Potluck food advice

Here are suggestions for rules to follow when bringing food to a potluck gathering.  These considerations are for fairness more than for proper etiquette.

How much food should one bring to a potluck?

The most common advice refers to a multiple of the number of people in your party.  My advice is different.  I tell people to bring any amount, but not to eat more of all food than is eaten of the food you brought.  That way, the quantity of food brought is always enough, no matter how many people attend or how much they bring.

Include everyone in your party in your calculations.  If your whole family attends, but brings only one dish, be sure it includes at least as much quantity as your whole family will eat.  If more than a few people are in your party, you might want to consider bringing multiple varieties of food.

But, how should the quantity of food be measured?  Should it be measured by volume, weight, calories, or cost of the food, or the time to prepare it?  For example, I could bring a few large bottles of tap water which is a large volume and weight, but no calories, cost, and preparation.  Or, I could bring an expensive and rare homemade delicacy for each person to taste just a little bit due of the high cost and preparation time.  Which measurement I use to determine the quantity of food to bring, I consider not each time, but as an average of the many potlucks I attend.

Sometimes participants might want to allow no food to be brought by certain people, such as first-time guests, the host, or the event coordinator.  If so, other participants need to know to bring extra food.

To help ensure enough food, for yourself and others, people should be welcome to bring more food than suggested, and then feel comfortable taking any remaining of it at the end of the potluck, without feeling obligated to give it to the host or other guests.

Preparing food

If the exclusion of certain foods is requested by the host, such as for theme, health, ethical, or religious reasons, adhere to that policy.  If you are not certain about an ingredient, note that on the ingredient list displayed next to your dish.

Cutting whole fruit and vegetables into bite or serving sized portions makes them more inviting to potluck participants.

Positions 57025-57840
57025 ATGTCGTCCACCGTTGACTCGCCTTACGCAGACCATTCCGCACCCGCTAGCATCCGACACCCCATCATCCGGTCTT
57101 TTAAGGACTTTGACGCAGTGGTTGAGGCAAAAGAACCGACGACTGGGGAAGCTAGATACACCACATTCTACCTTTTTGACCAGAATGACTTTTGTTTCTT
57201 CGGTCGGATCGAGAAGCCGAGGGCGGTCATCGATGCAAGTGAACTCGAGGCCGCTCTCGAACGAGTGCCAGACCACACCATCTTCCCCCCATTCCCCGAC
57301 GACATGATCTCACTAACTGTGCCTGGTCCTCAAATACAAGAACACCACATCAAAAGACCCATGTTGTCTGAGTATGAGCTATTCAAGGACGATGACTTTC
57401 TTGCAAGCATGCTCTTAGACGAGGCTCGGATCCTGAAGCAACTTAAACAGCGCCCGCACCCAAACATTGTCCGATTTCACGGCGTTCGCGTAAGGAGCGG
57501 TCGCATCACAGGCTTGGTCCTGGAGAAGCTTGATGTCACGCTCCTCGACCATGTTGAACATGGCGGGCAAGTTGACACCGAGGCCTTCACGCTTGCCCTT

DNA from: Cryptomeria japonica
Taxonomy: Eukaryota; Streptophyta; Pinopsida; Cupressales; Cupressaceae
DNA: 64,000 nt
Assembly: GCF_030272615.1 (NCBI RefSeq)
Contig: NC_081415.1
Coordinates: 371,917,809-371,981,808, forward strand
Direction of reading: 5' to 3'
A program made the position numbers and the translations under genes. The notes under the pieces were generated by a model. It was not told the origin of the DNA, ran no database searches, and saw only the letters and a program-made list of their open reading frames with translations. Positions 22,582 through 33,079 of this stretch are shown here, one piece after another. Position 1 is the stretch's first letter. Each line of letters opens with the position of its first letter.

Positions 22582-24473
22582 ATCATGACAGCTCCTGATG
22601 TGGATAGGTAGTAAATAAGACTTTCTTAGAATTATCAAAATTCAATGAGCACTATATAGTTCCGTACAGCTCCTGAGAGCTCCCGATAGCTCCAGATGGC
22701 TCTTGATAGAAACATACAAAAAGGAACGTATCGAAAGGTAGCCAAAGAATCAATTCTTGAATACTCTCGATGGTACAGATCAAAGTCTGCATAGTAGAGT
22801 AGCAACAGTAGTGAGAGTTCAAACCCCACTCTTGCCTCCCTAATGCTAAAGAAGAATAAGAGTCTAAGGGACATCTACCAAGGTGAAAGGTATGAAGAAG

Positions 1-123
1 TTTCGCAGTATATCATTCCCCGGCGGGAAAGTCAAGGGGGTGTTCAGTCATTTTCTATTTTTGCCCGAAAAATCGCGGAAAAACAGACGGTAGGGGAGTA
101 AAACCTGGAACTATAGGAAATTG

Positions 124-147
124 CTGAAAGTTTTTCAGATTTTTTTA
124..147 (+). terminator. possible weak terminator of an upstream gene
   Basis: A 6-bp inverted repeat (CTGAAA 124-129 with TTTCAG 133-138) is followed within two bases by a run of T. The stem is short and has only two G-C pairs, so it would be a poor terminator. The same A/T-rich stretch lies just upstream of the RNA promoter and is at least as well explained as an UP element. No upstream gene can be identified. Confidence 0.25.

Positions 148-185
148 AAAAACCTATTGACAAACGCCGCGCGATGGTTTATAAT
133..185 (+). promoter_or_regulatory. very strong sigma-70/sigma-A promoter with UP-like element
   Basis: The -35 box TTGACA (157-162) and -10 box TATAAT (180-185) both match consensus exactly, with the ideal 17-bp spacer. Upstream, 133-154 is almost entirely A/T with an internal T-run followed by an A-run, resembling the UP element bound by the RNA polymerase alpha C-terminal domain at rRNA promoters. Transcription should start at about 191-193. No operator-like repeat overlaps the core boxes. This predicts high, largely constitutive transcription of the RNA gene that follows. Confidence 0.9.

Of course follow cleanliness procedures when preparing your food that others will eat.

No mention yet has been made here about controlling the assortment of foods to produce a balanced or complete meal.  That's not important to me.  It's only one meal.  Put things into perspective.  Enjoy the company.  Spend your time caring about more important matters.

What else should be brought?

I suggest each person bring, with the food, whatever is needed to serve it.  People might also want to bring a place setting to eat the food to help the host, and to bring reusable ones to help the environment.

A list of ingredients placed next to the food you brought helps people avoid certain ingredients, such as for health, religious, or ethical reasons.  You might want to provide a recipe if you want to share it, so other people can try preparing your dish.  Write your name also, so people know whom to ask questions and give comments.

Label everything of yours that you want to take with you when you leave.  Or somewhere list which items you don't want to forget.

How much food should one eat?

At the potluck, the first time I take food to eat, I take a few foods quickly, and then I go eat it slowly.  That helps everyone taking food after me to obtain their first serving sooner.  For each food, I mentally divide it into enough portions for all present, and then not take more than one of those portions.  After I finish eating the food I took, and after everyone has finished taking their first serving, I go back for seconds.  I determine the total amount of food I can take without taking others' portions, by seeing how much of the food I brought has been eaten.  There's no problem if the food I bring is not liked by others, because I can eat it, and bring home any remaining to eat later.

If you will be arriving late, after people start eating, tell the host what food you will be bringing, and ask the host to mention that to the other guests, so they can save room in their appetite for it, and hopefully leave some other food for you.

Don't take more than you will eat.  Don't waste the efforts of the people who brought the food.

Before asking for remaining food someone else brought, and you are not the host, consider that extra food may have been prepared for either the person who hosts the event or who prepared that food.

This page, changed February 10, 2003, is copyright © 2003 by David Cohen.
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